06/13/2016 10:56AM

Rain could dampen Tepin's Royal Ascot chances

Kim Pratt
Tepin has had some success on wet turf courses in America.

The most compelling story at Royal Ascot this week, for American racing fans at least, is Tepin’s bid to win the Queen Anne Stakes, the first race on Tuesday’s opening-day card of the five-day Royal meeting, but the story at Ascot has become the weather, and that story encompasses more than just an American perspective.

Gray skies and rain have been locked over Ascot for several days now, with no sign of a reprieve. The course’s official listing Monday was good-to-soft, but there’s a strong chance that the ground will be soft all over by the time the Queen Anne is contested Tuesday at 9:30 a.m. Eastern.

Generally speaking, that is bad news for American-based horses, and there are several prominent European runners, too, whose connections have withdrawn them from competition or are considering doing so. Wesley Ward has pulled Acapulco from the King’s Stand Stakes, one of three Group 1 races on Tuesday, though Acapulco still could run in the Commonwealth Cup on Friday if there’s drying by then. Sole Power also is out of the King’s Stand, while the England-based filly Nemoralia has all but been ruled out of the Group 1 Coronation Stakes on Friday. And Ward is very much less than thrilled with the prospect of soft ground for any of the 2-year-olds he plans to run this week.

Tepin, meanwhile, has been drifting upward in antepost wagering for the Queen Anne since rain began falling in earnest late last week, but she is one American who might have a chance to handle the going. Tepin, a 5-year-old mare owned by Robert Masterson and trained by Mark Casse, has thrived on turf courses wet and dry on this side of the Atlantic. Last year’s champion turf female has won six in a row, including the First Lady Stakes last fall at Keeneland over a soft course and the Breeders’ Cup Mile there over ground called “good” but more testing than that.

Tepin’s camp has broadcast encouraging signals about the way the mare has taken her overseas travel since the day she arrived in England last week, but even if she has shipped well and adapts to the soft ground, Tepin has yet another task: transferring her form running around turns to the Queen Anne’s undulating, straight-course mile. Julien Leparoux has the mount.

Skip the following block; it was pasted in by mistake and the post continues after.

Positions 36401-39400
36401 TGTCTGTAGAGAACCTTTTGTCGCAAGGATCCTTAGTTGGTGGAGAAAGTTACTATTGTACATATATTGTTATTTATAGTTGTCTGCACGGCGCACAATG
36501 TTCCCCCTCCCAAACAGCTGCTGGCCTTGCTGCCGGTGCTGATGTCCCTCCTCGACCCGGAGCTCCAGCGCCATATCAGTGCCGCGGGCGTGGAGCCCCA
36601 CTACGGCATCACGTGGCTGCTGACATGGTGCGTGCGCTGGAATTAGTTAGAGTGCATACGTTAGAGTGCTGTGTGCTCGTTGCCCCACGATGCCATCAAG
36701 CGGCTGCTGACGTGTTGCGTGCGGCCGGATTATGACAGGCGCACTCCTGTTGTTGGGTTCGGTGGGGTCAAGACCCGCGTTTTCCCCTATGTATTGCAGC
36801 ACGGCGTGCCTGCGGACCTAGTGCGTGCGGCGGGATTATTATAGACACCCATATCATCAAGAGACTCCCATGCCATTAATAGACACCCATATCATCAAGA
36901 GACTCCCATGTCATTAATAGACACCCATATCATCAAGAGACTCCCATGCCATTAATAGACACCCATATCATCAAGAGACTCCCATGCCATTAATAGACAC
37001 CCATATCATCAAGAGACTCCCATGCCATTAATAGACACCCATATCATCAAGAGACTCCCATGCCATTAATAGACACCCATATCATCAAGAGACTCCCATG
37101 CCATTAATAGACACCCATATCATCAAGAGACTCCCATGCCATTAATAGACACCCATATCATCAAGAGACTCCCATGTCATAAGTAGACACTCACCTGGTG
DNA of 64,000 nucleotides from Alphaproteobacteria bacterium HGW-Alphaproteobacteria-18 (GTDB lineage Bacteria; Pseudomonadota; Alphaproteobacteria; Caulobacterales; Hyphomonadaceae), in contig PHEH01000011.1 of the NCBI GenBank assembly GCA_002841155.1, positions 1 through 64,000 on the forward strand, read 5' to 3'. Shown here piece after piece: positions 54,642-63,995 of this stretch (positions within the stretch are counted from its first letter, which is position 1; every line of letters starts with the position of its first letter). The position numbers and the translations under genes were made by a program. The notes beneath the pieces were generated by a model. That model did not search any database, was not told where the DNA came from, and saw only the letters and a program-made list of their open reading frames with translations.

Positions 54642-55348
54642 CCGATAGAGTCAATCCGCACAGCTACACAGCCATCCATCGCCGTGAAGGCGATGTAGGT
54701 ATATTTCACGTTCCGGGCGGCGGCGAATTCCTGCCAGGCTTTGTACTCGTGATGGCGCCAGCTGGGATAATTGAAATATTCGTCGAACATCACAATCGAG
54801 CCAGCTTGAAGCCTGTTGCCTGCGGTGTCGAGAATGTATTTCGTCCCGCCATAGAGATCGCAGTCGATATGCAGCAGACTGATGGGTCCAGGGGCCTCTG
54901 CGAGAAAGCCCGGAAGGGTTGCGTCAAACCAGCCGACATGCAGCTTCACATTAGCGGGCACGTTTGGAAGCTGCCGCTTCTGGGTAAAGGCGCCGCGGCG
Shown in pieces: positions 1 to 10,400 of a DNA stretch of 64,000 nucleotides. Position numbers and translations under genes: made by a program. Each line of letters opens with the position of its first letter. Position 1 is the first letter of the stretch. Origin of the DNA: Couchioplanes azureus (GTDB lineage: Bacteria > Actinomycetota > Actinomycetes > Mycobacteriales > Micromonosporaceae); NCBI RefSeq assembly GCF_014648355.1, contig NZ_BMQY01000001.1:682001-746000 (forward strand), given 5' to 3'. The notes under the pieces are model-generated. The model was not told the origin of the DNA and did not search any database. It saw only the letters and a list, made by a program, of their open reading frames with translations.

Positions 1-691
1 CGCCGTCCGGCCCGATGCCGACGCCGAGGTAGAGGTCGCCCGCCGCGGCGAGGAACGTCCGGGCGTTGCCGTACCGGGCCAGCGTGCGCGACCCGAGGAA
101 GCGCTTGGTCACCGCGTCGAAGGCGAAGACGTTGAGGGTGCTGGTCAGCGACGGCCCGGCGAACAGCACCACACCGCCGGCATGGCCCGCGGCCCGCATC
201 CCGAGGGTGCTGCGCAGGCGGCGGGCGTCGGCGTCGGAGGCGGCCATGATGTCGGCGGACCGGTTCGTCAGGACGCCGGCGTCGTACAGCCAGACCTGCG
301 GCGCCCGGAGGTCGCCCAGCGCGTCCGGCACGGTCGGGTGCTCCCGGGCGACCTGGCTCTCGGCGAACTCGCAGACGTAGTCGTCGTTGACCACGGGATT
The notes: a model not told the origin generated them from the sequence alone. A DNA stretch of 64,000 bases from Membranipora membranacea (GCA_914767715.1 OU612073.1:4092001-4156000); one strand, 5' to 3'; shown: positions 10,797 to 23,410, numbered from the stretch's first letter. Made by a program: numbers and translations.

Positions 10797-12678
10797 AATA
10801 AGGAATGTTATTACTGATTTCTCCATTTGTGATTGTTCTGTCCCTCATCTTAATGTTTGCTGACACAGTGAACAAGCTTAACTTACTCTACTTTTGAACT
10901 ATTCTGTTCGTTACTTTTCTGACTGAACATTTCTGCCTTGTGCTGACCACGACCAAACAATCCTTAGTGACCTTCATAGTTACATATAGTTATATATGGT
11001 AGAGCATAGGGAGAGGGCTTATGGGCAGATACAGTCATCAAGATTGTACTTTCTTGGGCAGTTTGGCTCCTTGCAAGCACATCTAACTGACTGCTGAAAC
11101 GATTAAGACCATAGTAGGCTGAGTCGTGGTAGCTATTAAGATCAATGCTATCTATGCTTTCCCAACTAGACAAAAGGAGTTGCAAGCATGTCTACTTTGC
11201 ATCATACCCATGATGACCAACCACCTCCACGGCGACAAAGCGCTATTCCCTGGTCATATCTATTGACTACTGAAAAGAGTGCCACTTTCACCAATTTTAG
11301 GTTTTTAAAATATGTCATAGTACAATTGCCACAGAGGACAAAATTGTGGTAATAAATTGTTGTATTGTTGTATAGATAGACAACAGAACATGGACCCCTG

Another filly, the 4-year-old Ervedya, has plenty to recommend her in the Queen Anne. She has won on courses soft and very soft and is well proven on straight courses. Trained by Jean-Claude Rouget, she finished second May 1 in the Prix Muguet at Saint-Cloud in what surely was a prep for Tuesday’s tilt.

The French mare Esoterique also rates consideration, having finished second in this race last year to Solow, while Belardo ran second to Solow last fall at Ascot in the Queen Elizabeth II Stakes. Both go well on soft ground and have a real chance at success.

The Group 1 St. James’s Palace for 3-year-olds, run around one right-handed bend, has produced such memorable winners as Frankel and Kingman in the last five years, and there are at least a couple of horses with bright futures in this year’s eight-runner edition. The Ghurka, trained by Aidan O’Brien for the Coolmore group, lost his debut in April but has since won two in a row, including a 5 1/2-length pasting of 12 foes in the French 2000 Guineas on May 15, albeit over good ground.

He, however, might have nothing on another Ireland-based colt, Awtaad, whose three-race winning streak culminated with a decisive victory May 21 in the Irish 2000 Guineas. That race was contested on yielding ground, while Awtaad’s two previous wins came on soft, so Ascot rain is of little concern. Second in the Irish 2000 was the English 2000 Guineas winner Galileo Gold, who also is set to line up for the St. James’s Palace, which goes at 11:20 a.m. Eastern.

With Acapulco and Sole Power out, there still are 19 left in the five-furlong King’s Stand, but even in that large group, Mecca’s Angel is not far from odds-on in antepost wagering. Mecca’s Angel beat Acapulco over good-to-soft ground last summer in the Nunthorpe Stakes and took the worst of the trips when second to King’s Stand second favorite Profitable last month in the Temple Stakes at Haydock.

There are American entrants in both of the 2-year-old stakes Tuesday. Ward runs Silvertoni, a longshot, in the Coventry, the second race on the card, in which Caravaggio, 2 for 2 for O’Brien, is a strong favorite. But the two Americans in the Windsor Castle, Big City Dreamin for Ward and Drafted for Eoin Harty, are among the favorites in a 22-horse field.